El Nino

Are Wet Winters or Drought Worse for California Fires?

Disastrous wildfires are popularly associated with drought. But the North Bay fires followed one of the wettest winters in decades.

The nightly news tends to make things even more confusing. During drought, newscasters sound the alarm about dead trees and the general flammability of parched forests. After wet winters, dire warnings are issued about the abundant growth of grass and brush that will become tinder during the hot, dry days of California’s summer and fall. So are wet winters worse for fires? Or are dry winters worse?

Flowing Consequences: Was Lifting Our Water Restrictions Really a Wise Move?

The decision by Gov. Jerry Brown’s administration to lift mandatory water restrictions is good news for any Californian who likes to raise petunias and zucchini and take showers lasting longer than three minutes. But is it really a good idea? After all, last winter’s greatly hyped and much-anticipated El Niño turned out to be something of a bust.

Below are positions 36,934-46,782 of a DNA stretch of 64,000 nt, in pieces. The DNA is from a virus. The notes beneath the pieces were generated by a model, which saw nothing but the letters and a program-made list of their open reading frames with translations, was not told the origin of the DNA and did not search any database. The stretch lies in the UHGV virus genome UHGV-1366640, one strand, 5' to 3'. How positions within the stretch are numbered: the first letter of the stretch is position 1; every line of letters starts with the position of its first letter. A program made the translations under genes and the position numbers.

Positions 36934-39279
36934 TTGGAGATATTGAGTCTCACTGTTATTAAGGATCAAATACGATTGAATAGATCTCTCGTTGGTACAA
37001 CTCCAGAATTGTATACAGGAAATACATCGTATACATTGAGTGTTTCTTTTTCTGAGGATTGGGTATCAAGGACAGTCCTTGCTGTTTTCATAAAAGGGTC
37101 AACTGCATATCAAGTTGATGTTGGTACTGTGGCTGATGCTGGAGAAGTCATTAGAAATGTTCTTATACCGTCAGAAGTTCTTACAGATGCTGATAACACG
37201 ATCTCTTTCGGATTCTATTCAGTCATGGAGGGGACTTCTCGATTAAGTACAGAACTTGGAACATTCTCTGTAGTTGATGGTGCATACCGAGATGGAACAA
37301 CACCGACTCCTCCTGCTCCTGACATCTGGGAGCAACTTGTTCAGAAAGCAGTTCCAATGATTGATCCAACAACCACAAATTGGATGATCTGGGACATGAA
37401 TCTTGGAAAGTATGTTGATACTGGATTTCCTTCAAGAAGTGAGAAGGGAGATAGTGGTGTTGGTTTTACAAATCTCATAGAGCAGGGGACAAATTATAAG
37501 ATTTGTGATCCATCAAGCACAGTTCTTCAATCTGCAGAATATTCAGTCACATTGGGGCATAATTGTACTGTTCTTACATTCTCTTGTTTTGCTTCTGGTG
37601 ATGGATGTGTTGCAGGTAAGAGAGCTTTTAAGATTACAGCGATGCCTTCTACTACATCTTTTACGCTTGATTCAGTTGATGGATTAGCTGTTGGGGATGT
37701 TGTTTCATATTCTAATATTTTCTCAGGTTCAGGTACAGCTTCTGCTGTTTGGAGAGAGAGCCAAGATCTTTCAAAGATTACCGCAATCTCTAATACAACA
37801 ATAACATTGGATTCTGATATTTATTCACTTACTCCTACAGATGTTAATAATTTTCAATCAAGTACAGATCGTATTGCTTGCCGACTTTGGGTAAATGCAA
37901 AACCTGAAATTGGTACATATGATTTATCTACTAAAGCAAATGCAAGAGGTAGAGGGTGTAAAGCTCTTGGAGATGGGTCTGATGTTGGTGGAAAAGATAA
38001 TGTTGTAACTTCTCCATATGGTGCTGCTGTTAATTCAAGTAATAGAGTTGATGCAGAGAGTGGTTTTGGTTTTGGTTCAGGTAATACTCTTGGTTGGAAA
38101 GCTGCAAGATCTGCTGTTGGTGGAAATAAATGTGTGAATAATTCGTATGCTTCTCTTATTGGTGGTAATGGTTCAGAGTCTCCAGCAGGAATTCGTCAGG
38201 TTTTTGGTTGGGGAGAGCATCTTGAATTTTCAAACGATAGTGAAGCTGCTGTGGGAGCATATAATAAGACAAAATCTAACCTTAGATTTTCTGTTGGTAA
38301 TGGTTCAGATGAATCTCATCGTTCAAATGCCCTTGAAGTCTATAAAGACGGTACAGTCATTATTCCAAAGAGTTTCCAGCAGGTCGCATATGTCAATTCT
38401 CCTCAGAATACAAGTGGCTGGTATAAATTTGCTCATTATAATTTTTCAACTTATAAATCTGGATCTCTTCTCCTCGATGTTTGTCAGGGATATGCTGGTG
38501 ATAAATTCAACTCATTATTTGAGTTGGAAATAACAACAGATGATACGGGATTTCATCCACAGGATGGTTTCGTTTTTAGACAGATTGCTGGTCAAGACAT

Is This El Niño Really Set to Bring Epic Precipitation? Be Careful What You Wish For…

With perhaps one of the most intense El Niño ever recorded simmering like a massive coddled egg off the coast, Californians are bracing for precipitation on an epic scale. More than that: They’re hoping for it. There is a general sense that even the rampaging floods that can result from a full-blown El Niño-driven winter would be tolerable as long as our reservoirs fill and aquifers recharge and we can get back to long showers and adequately watered hydrangeas.

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